Kirsten Hanson-Press used to dread juggling her full-time job as a college admissions counselor with chauffeuring her daughters to and from after-school activities. The Los Angeles mother of two described it as a logistical nightmare. The girls, 11 and 14, had rowing practice and after-school tutoring on opposite sides of the 405 Freeway, at about the busiest part of Hanson-Press' workday, when she meets with college students in the afternoon.
More than an inconvenience, the time conflict became a growing source of stress. Would she have to leave work early to pick up her kids? Would her daughters' carpool turn up? Would she have to hire a nanny to help out as a driver? Or would her daughters have to miss out entirely?
“The logistics of getting them around were just completely insurmountable,” said Hanson-Press. “I was really stressed every single day about getting them around.”
Cue HopSkipDrive, a Los Angeles start-up that has been described as ride-hailing for children.
Founded by three Angelenos who are also moms, the service chauffeurs only children ages 7 to 17. In many ways, it's similar to transport network companies such as Uber,
But there are also significant differences.
Unlike Uber, whose drivers simply need to have experience behind the wheel, HopSkipDrive drivers are required to have at least five years of experience caring for children (this can mean people who are themselves parents, nannies, teachers, camp counselors, etc.). And like Shuddle, a similar service that operates in the San Francisco Bay Area, all drivers are vetted in person. HopSkipDrive checks drivers' references and will even go for a ride with each driver it signs up. All rides are covered by insurance specific to transporting minors.
“From the very beginning, we wanted this to feel safe,” said co-founder and Chief Executive Joanna McFarland. “It's in our DNA. We're moms. We get it. We understand what's important when providing services for our own kids, and that thinking has gone into every aspect of the company.”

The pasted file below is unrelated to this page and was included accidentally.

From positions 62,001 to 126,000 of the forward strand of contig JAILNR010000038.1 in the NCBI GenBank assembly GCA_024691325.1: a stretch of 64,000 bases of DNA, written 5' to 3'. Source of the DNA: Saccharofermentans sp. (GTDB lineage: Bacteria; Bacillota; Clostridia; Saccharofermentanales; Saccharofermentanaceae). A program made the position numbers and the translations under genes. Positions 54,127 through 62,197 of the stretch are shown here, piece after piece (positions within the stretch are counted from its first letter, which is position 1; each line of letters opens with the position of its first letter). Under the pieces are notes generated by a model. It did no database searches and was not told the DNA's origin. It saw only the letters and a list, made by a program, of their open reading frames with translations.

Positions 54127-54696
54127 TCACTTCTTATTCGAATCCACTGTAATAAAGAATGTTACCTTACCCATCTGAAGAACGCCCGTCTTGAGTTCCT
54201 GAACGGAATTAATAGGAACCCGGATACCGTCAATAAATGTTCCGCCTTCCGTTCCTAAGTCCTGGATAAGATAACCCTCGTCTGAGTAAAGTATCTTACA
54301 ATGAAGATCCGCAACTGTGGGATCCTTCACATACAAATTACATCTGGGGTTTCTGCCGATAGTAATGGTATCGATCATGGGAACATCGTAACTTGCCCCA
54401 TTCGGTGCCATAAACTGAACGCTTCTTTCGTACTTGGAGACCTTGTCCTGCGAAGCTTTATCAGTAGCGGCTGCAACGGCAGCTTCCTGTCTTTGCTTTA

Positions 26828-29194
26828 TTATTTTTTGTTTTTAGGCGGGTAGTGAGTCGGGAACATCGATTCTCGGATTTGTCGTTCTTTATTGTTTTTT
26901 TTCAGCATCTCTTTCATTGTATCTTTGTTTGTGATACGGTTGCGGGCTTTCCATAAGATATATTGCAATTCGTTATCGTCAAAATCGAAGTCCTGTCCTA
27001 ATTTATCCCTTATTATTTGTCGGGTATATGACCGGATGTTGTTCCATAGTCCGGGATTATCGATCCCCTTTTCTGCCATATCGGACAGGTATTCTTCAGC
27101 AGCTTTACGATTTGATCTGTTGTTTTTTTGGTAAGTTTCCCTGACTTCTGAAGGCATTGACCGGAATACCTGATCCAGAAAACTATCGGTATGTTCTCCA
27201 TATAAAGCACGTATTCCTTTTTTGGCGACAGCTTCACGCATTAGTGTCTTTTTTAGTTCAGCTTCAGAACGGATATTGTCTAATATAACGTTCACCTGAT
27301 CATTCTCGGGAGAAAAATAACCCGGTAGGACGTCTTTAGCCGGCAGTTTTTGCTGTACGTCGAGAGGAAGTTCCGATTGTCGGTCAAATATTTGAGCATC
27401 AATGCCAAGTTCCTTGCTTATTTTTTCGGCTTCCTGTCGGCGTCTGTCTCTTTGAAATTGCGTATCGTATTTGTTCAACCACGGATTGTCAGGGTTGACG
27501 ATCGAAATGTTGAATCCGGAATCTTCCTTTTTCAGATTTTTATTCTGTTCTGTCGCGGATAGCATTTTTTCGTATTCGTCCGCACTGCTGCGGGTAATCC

No background check can absolutely predict whether a person will commit a crime in the future, however, as Uber learned after a number of drivers who previously had no criminal history were charged with assaulting passengers. Even if the company attracts enough customers to create an ongoing profitable business, the public relations risk will remain high.
McFarland describes HopSkipDrive's drivers as “caregivers on wheels.” Drivers know that when it comes to chauffeuring minors, they often have to sign them in and out of schools, check in at reception desks, and wait until the children have joined up with their coaches or teammates before they can drive off. All bookings must be made at least 24 hours in advance (and can be scheduled weeks ahead), and the driver's photo and vehicle details are shared with the parents. The passengers also come up with a password shared with their driver that serves as an added safety measure to make sure they're being picked up by the right person.
“We're dealing with kids, so this is something we have to get right because the stakes are so high,” McFarland said.
The company says it has 11 full-time staff members, more than 100 drivers on contract and 1,000 customers in the greater Los Angeles area. McFarland says HopSkipDrive has ambitions to expand nationally, but the process will probably be slow and steady because of the extensive driver-vetting procedure.
“This is something that doesn't scale as fast as an Uber or Lyft, but that's very intentional,” she said. “We're dealing with precious cargo.”
Since hearing about HopSkipDrive this year, Hanson-Press has been using the service about six days a week.
“What won me over was knowing that the founders were moms too,” she said.
She can buy ride packages ranging from $12 to $20, depending on how many rides are bought, and schedule trips as necessary for her daughters. She calls it the “missing link for working parents.”
HopSkipDrive driver Margaret Washington, a former teacher, said the service fills a gap in transportation for families.
"Parents want to have their kids involved in sports and athletics and music and drama, but sometimes getting from Point A to Point B is tough," she said. "For single parents, it's even more tough, so I think it's filling a need."